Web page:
Much of this year’s Budget Debate has been spent discussing the unprecedented economic challenges facing the global economy. To be sure, we find ourselves at a difficult and critical juncture. Nevertheless, this year’s Budget Debate has given Jamaicans and all stakeholders ample reasons to be proud, particularly in light of the challenges we face.
Rather than discussing the details of the global crisis as I did in my opening presentation, I would like to begin my closing remarks by reflecting on several positive developments that have come out of this year’s Debate.
This year’s Budget has plainly displayed the wisdom of the Jamaican people. It has shown that as a society, we have the capacity and collective maturity to make sound decisions about our economic future, even at the expense of short-term gains.
From my own constituency a young female student had this to say: “Minister Shaw, just make sure you spend the money right and help with the roads and schools.”
A gentleman met me outside this House after my opening presentation and noted, “tough medicine never sweet, but if every body feel the pain, I hope when gain-time come, poor people don’t get left.”
The Jamaica Gasoline Retailers Association (JGRA) President Trevor Barnes reportedly said: “we understand the predicament the country faces and we have to call on our members and the country to try and ride out this difficult time.”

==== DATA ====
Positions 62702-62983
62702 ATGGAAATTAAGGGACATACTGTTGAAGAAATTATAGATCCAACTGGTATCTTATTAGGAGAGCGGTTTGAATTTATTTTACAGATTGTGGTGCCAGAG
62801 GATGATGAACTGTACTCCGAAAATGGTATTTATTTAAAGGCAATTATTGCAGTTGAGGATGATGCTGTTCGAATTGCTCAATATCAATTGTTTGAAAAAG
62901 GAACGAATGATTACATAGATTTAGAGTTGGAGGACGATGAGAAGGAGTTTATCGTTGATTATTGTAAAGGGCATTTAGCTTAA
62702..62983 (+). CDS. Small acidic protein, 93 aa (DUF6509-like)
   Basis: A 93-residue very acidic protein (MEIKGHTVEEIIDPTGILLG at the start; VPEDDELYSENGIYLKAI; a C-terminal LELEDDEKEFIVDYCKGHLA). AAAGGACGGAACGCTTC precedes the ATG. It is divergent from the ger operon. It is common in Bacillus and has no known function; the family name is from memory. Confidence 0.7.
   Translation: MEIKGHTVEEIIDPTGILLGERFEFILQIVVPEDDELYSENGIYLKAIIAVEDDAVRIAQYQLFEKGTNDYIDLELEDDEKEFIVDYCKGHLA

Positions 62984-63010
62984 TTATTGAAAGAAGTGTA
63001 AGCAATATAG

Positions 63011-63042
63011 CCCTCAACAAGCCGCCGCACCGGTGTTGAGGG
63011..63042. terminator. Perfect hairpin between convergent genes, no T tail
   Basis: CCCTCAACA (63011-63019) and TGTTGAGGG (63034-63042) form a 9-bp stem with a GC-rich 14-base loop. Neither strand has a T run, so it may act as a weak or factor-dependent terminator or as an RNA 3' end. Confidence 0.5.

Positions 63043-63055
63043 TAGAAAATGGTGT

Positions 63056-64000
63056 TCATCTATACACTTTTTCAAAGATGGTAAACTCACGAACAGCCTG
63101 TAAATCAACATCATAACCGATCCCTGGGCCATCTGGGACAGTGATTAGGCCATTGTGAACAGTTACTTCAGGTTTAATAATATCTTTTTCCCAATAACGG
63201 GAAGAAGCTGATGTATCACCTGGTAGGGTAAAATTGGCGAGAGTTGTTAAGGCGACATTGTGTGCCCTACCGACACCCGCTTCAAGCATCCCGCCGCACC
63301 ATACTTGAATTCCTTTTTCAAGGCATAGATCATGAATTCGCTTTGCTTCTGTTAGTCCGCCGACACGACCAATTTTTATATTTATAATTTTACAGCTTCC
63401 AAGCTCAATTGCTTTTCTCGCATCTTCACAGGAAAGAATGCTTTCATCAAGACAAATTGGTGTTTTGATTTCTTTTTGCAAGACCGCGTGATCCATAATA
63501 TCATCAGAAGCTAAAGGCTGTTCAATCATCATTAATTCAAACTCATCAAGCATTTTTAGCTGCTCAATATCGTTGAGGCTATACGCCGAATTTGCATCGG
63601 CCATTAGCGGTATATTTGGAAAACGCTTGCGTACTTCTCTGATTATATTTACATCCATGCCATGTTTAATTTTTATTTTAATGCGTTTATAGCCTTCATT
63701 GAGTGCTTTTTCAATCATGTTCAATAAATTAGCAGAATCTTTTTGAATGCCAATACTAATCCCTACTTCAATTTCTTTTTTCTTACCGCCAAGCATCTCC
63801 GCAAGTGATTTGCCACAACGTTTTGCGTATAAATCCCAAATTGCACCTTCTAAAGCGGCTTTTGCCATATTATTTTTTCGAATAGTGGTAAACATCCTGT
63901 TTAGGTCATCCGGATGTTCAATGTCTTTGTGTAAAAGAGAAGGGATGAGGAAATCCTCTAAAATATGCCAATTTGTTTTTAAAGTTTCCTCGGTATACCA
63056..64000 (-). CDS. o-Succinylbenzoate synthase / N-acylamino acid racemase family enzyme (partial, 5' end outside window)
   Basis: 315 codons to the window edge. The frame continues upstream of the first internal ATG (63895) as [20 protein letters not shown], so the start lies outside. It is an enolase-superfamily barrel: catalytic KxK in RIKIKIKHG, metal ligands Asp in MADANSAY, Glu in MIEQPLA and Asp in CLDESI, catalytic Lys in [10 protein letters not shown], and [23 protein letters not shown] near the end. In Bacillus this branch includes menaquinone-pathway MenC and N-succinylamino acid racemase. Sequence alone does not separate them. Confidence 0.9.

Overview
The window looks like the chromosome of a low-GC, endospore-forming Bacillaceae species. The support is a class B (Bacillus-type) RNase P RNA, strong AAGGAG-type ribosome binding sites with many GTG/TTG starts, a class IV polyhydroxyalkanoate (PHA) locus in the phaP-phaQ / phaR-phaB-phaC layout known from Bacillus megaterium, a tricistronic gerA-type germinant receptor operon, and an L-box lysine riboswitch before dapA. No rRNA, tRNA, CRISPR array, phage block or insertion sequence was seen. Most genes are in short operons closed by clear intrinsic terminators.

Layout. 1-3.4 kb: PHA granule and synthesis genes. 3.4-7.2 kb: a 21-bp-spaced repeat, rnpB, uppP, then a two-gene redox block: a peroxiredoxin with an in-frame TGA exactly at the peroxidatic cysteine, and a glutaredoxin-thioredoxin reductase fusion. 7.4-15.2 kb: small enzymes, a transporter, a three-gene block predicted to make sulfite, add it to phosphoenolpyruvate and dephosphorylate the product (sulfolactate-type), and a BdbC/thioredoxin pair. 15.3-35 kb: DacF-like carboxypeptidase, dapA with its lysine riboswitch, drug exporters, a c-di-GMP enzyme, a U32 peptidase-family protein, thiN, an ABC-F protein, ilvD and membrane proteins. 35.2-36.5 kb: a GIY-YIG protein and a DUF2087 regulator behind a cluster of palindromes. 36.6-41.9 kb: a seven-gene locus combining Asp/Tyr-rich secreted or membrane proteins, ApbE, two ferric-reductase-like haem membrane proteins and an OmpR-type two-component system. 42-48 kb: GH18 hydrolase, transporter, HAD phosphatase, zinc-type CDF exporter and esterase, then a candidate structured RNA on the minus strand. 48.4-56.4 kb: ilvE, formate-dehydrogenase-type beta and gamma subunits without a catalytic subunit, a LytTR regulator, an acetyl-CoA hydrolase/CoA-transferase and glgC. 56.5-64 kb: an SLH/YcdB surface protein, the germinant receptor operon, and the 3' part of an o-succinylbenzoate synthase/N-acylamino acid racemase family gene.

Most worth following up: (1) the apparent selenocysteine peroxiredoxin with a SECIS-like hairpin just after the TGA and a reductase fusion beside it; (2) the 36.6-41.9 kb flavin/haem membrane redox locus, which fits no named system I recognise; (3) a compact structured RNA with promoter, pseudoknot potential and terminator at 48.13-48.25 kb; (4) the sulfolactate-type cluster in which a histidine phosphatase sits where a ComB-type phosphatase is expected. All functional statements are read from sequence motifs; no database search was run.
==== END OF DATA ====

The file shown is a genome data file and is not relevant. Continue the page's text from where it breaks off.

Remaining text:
Private Sector Organization of Jamaica President Christopher Zacca, arguing that the country had been “borrowing too much for too long”, said that government had little choice in presenting the measures it did.
I would like to thank the Jamaican people, particularly those sectors most affected by this year’s Budget, for their understanding and cooperation. I assure you that we do not take your patience for granted. I also assure you that these shared sacrifices are in our best national interest and will better position the Jamaican economy for growth and development.
This year’s Budget Debate has proven that policymakers are better served by being open and transparent, rather than sweeping things under the rug or ignoring the obvious.
In fact, throughout this Debate I was struck by the extent to which the Government and the Opposition are in agreement on the central economic questions we face.
It is all agreed that we are facing unprecedented economic challenges and cannot operate “business as usual.” To quote the Opposition Spokesman on Finance: “there can be no question that the problems faced in the international economy have impacted several of these outcomes.”
The ‘Doubting Thomases’ now concede that multilateral financing must be an important part of our debt management strategy. To quote the Opposition Spokesman on Finance: “Jamaica must have greater resources from multilateral financial institutions. This must be an area of activity where there should be relentless pressure from developing countries, and Jamaica must play a lead in this regard.”
Even on some of the most controversial areas there is agreement. Both Sides now agree that, to quote the former Minister of Finance: “there is no question that in search for significant additional revenue inflow, a tax on gasoline was a logical consideration.”
As we close this Debate, these areas of general agreement form the foundation from which greater areas of cooperation can be forged.
This closing presentation will take the following order:1. Rebuttals to the Leader of the Opposition and the Shadow Minister’s presentations2. A review of the medium to long-term Macroeconomic Programme3. Some additional initiatives to stabilize and grow the economy4. Amendments to the Tax Package presented on April 23, 20095. Conclusion.
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